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8. Critique an example of Chicanesque literature that contains dialog (i.e., Danny Santiago’s novel Famous All Over Town) and discuss whether the author accurately captures the language used by Mexican Americans. 9. Read the Los Angeles Times article about Chicano English: “East L.A. speaks from its heart.”

and a range of formal and informal tasks. CCSS.ELA-Literacy.L.11-12.5 Demonstrate understanding of figurative language, word relationships, and nuances in word meanings.

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VI. Detective Fiction Enduring Understanding: Among the general public, detective fiction is perhaps the most popular of all genres. Although elements of such stories can be traced to ancient literature, the creation of true detective fiction is commonly attributed to Edgar Allen Poe, and one of the most famous characters in all of literature is Arthur Conan Doyle’s Sherlock Holmes. Since the early 1990s a number of Mexican American authors have produced novels featuring the exploits of fictional sleuths.

Examples of Lesson Objectives: Students will 1. Read and discuss an excerpt from Edgar Allan Poe’s “The Murders in the Rue Morgue.” 2. List the major features of the mystery novel and some of the characteristics of the subgenre of detective fiction. 3. Compare the way one Mexican American author introduces the mystery in a contemporary detective novel to the way an author from a different ethnic group does it. What similar techniques do they use to interest the reader in the mystery? (e.g., Rudolfo Anaya’s Zia Summer and J.A. Jance’s Skeleton Canyon). 4. Discuss the ways in which two of the assigned authors use their protagonists to reflect aspects of Mexican American culture (i.e., Manuel Ramos’s protagonist, Luis Montez, in The Ballad of Gato Guerrero and Michael Nava’s protagonist, Henry Ríos, in Rag and Bone). 5. Write an opening scene for a murder mystery in such a way as to draw the reader into the story. Include dialog and either a Mexican American protagonist or victim. 6. Explain the following terms: Film noir, hardboiled, inverted detective story, cozy mysteries, private eye, whodunit, and police procedural. 7. Research newspaper articles about the serial murders that took place in Ciudad Juárez, Chihuahua, in the 1990s and debate the plausibility of the theory put forth by Alicia Gaspar de Alba about the identity of the murderers in her novel Desert Blood: The Juárez Murders.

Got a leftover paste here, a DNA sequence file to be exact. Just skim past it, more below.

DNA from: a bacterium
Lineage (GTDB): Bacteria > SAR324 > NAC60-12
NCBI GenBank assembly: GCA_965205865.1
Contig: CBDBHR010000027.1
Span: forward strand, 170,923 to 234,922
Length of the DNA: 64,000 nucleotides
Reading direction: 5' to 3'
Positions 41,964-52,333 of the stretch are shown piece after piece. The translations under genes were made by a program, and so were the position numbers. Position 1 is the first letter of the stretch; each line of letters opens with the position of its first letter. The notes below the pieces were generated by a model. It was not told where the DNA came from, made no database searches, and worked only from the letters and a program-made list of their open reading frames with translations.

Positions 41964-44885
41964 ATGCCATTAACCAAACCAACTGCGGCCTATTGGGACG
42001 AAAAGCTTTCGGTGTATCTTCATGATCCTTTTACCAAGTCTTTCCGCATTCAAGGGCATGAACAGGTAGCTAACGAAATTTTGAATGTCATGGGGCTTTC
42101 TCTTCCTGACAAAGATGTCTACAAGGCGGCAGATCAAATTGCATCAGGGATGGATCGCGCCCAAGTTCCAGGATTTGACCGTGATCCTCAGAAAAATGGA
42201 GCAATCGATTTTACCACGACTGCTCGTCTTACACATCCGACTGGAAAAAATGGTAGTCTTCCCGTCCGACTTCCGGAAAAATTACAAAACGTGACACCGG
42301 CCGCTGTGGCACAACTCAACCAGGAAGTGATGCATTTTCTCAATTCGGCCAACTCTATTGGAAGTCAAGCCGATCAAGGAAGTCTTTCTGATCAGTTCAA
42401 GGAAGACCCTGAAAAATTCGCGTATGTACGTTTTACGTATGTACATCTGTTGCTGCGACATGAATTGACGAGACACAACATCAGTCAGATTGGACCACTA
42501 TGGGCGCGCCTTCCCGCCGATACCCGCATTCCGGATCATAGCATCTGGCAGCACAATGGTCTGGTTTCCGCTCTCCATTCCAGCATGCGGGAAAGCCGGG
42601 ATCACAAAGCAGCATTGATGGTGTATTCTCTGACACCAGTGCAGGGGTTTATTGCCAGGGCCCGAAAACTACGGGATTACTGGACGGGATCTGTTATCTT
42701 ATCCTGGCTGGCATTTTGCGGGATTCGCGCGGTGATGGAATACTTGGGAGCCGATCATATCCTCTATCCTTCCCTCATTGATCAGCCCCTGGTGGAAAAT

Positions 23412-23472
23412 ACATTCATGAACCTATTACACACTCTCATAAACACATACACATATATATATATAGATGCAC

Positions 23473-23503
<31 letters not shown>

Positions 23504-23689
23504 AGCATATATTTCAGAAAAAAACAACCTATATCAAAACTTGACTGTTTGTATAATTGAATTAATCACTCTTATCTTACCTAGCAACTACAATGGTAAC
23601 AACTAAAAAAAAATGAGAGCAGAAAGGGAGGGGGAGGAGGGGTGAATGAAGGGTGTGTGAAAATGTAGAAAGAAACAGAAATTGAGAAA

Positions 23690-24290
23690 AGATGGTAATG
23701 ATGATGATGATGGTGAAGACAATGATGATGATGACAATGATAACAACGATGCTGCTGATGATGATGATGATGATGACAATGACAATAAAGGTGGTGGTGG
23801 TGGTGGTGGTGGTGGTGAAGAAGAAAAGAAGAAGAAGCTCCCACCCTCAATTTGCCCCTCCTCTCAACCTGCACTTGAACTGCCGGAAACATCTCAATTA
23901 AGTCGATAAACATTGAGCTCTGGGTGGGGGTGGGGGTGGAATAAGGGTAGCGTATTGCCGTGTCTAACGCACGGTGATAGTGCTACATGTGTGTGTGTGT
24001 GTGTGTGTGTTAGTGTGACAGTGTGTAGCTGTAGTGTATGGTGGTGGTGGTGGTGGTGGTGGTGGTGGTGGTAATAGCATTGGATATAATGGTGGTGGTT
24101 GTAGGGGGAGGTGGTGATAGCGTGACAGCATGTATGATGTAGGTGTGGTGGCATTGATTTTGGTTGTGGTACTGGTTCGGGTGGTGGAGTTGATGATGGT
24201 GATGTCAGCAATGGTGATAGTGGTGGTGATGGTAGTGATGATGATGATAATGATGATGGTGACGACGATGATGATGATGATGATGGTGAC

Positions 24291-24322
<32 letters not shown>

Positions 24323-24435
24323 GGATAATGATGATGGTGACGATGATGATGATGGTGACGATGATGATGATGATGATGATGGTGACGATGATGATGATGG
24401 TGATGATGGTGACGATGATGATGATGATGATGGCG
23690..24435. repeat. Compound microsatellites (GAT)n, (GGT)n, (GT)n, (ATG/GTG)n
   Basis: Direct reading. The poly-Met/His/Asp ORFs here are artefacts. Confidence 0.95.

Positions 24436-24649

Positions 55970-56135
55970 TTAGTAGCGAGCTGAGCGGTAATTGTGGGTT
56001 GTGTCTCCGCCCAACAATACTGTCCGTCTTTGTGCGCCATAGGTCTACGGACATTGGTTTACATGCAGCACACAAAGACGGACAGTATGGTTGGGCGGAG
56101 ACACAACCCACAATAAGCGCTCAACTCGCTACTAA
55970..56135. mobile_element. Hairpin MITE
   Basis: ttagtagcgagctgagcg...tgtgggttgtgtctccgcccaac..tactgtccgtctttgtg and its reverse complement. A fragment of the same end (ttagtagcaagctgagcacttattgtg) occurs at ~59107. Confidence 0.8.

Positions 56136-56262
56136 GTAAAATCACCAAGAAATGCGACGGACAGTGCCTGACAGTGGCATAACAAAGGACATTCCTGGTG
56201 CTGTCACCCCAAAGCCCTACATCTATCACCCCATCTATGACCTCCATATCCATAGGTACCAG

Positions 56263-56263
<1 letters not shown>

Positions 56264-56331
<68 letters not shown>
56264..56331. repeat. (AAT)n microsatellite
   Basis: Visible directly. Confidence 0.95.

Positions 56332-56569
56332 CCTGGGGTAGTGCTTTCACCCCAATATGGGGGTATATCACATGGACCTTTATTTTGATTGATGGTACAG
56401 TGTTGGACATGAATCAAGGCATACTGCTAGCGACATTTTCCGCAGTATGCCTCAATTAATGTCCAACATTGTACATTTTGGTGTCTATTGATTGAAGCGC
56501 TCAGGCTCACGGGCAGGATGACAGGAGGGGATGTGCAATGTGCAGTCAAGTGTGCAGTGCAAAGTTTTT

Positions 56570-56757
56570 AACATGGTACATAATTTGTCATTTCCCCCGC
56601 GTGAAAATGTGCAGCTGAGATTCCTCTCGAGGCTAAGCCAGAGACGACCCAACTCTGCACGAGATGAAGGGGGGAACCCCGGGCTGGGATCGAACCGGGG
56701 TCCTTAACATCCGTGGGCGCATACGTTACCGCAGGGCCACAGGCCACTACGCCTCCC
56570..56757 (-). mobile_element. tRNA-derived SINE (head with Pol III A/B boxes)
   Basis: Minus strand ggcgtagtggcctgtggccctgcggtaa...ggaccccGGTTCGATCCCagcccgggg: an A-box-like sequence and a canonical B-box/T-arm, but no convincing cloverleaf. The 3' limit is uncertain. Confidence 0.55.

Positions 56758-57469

Common Core State Standards: CCSS.ELA-Literacy.RL.11-12.5 Analyze how an author’s choices concerning how to structure specific parts of a text (e.g., the choice of where to begin or end a story, the choice to provide a comedic or tragic resolution) contribute to its overall structure and meaning as well as its aesthetic impact. CCSS.ELA-Literacy.RL.11-12.9 Demonstrate knowledge of eighteenth-, nineteenthand early-twentieth-century foundational works of American literature, including how two or more texts from the same period treat similar themes or topics. CCSS.ELA-Literacy.RI.11-12.3 Analyze a complex set of ideas or sequence of events and explain how specific individuals, ideas, or events interact and develop over the course of the text. CCSS.ELA-Literacy.RI.11-12.10 By the end of grade 12, read and comprehend literary nonfiction at the high end of the grades 11-CCR text complexity band independently and proficiently. CCSS.ELA-Literacy.W.11-12.2 Write informative/explanatory texts to examine and convey complex ideas, concepts, and information clearly and accurately through the effective selection, organization, and analysis of content. CCSS.ELA-Literacy.W.11-12.3 Write narratives to develop real or imagined experiences or events using effective technique, well-chosen details, and well-structured event sequences. CCSS.ELA-Literacy.SL.11-12.5 Make strategic use of digital media (e.g., textual, graphical, audio, visual, and interactive elements) in presentations to enhance understanding of findings, reasoning, and evidence and to add interest. CCSS.ELA-Literacy.L.11-12.3 Apply knowledge of language to understand how language functions in different contexts, to make effective choices for meaning or style, and to comprehend more fully when reading or listening.